So even though I do not condone this woman leaving her husband, I do understand. I think many times we need to be more understanding in the church about situations like this. As I look back I think that I actually had more friends willing to be supportive, but they did not know how or what to do. Also, keep in mind this coming statement is purely my opinion, I think that many marriages that break up when one spouse become disabled could have been saved with more and better support from the Body of Christ. The Lord delivered my husband from his disability so I believe that puts me in a place of responsibility to help others. I want to share with you five ways to be a support to wife of a disabled husband, but it will be of the course of 2 posts.
One of the first and most important things is to not judge. Don't tell her that she should be doing any more than she is doing. One time a family member came to visit from out of town and told me that if I would put some elbow grease into a particular household task then it would get done. Another church member told me that if I would just pray more. I could go on and on with judgmental comments that I received during those days. Don't judge the person. Instead I would suggest offering words of support and offer to help them. If someone had come to me and said " I see how hard you are working, you must really love your family. You must be tired can I help by taking your family grocery shopping so you can take a break." or "I know you are the only driver in the family and are working two jobs so please let me drive your husband to a doctor appointment." or "I know your husband has to be downtown for a doctor appointment at the same time your son needs to be at a doctor appointment in the suburb and you were not able to get more time off work to reschedule an appointment. Let me help you with some transportation." It would have been very helpful to me.. See early into this life's season I had been told no when I asked for help so I quit asking. Also I did not want to be a burden on anyone either. I knew that what my family needed was a lot and I did not want to burden anyone. The wife of someone with a disability may not ask for help after a while because she has heard no so many times and been told judgmental things and does not want to be hurt anymore.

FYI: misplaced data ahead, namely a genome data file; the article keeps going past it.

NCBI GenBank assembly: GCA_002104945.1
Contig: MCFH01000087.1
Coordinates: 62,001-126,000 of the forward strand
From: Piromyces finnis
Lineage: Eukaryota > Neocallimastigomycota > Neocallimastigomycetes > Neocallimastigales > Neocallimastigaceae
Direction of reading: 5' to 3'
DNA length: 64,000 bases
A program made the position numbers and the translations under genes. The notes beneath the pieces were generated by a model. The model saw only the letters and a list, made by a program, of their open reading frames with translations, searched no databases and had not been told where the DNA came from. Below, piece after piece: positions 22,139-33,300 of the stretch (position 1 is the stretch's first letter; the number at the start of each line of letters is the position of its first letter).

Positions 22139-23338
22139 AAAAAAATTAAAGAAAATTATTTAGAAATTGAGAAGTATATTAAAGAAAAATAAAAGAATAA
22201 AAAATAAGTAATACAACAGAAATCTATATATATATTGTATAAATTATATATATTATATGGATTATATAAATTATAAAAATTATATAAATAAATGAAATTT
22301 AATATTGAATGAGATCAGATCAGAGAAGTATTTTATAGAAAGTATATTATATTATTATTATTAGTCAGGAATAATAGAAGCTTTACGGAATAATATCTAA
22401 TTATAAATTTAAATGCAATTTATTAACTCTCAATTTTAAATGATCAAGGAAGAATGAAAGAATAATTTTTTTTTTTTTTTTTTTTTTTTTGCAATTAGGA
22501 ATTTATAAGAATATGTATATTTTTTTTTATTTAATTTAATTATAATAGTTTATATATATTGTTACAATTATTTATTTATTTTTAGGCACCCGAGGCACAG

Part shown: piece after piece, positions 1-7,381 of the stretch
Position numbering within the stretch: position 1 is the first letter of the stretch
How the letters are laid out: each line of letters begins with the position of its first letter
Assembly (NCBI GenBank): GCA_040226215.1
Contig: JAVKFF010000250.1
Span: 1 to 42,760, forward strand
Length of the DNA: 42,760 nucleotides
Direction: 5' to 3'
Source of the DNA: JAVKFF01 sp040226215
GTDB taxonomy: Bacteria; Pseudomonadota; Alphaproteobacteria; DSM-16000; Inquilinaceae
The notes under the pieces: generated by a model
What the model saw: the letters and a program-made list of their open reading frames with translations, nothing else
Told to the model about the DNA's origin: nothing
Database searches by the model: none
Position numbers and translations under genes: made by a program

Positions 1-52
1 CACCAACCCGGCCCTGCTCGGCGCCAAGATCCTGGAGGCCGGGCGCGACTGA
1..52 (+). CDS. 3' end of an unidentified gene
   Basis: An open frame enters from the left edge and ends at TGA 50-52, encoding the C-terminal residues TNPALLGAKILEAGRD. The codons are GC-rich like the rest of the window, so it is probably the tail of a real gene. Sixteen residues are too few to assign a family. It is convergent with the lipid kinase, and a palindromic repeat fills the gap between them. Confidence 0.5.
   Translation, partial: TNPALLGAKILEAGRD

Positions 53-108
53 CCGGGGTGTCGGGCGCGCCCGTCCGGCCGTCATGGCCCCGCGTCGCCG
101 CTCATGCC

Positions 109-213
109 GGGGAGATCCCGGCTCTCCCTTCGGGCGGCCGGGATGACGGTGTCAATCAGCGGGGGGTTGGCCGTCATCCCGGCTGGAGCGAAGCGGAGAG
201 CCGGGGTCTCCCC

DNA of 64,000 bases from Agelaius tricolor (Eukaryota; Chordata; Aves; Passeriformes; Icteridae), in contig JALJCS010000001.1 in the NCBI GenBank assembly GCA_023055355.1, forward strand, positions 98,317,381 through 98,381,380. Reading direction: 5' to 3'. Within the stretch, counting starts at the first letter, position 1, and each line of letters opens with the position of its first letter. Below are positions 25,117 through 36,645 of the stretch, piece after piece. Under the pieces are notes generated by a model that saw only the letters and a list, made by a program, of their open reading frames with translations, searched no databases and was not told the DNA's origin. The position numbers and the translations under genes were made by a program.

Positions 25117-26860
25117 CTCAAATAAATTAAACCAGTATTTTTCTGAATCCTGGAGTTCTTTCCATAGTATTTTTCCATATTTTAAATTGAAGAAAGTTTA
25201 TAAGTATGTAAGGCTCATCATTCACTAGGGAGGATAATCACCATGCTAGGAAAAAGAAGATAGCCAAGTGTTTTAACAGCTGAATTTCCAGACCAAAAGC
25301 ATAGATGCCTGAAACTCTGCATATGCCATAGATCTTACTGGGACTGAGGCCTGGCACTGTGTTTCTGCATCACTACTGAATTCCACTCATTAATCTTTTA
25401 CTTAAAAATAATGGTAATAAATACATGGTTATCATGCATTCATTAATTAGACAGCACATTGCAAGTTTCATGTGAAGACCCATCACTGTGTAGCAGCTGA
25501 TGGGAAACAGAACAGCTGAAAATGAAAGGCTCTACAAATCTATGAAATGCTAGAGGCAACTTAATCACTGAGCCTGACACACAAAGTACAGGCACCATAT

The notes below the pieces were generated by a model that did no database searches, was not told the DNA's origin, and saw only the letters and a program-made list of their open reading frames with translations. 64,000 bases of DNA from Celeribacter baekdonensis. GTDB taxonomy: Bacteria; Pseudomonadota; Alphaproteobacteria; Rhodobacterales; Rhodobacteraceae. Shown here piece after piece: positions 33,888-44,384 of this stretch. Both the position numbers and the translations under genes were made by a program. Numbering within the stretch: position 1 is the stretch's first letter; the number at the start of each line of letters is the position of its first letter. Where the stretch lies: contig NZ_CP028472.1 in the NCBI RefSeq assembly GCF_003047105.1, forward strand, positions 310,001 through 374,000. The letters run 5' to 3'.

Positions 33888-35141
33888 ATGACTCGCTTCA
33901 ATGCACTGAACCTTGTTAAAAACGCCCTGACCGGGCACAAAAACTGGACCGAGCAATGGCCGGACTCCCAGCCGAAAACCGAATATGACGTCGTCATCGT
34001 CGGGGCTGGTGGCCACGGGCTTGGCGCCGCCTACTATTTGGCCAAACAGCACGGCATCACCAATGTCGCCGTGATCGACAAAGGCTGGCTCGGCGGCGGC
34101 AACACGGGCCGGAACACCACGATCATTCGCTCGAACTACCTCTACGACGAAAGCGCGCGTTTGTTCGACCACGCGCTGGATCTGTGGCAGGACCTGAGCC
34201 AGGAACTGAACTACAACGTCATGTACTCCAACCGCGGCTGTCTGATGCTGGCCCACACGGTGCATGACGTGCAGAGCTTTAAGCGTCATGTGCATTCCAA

The second thing you can do is offer a listening ear, friendship, and may be some tea, coffee, along with some chocolate (chocolate always helps). This woman feels horribly guilty for all she can not do for her family. She also likely feels alone-- I can not stress that enough. The loneliest time in my life was when my husband was sick. She has so much to do that she is not going to ask you for this time and remember she has already had so many careless things said to her. Remember that likely her heart is broken. When we take our marriage vows lets face it we have no idea what we are committing to. I had no idea when I said "in sickness and in health, for richer for poorer" how those were going to be tested in our marriage. We tend to think of all the good times we will have when we get married-- not the bad ones. So when this couple walked down the aisle they had dreams of good, happy times. Her heart is broken. Let her have a chance to talk about it. Also she will likely be questioning God and experiencing certain doubts. I know I did. Give her a chance to talk about these things. Let her talk it out and offer her LOVING encouragement through Scripture. That is what she needs. She does a good enough job of being critical of herself for having these thoughts and doubts. So be a friend and listen.
I will share 3 more ways to encourage a wife of a disabled man in part 2 of this post.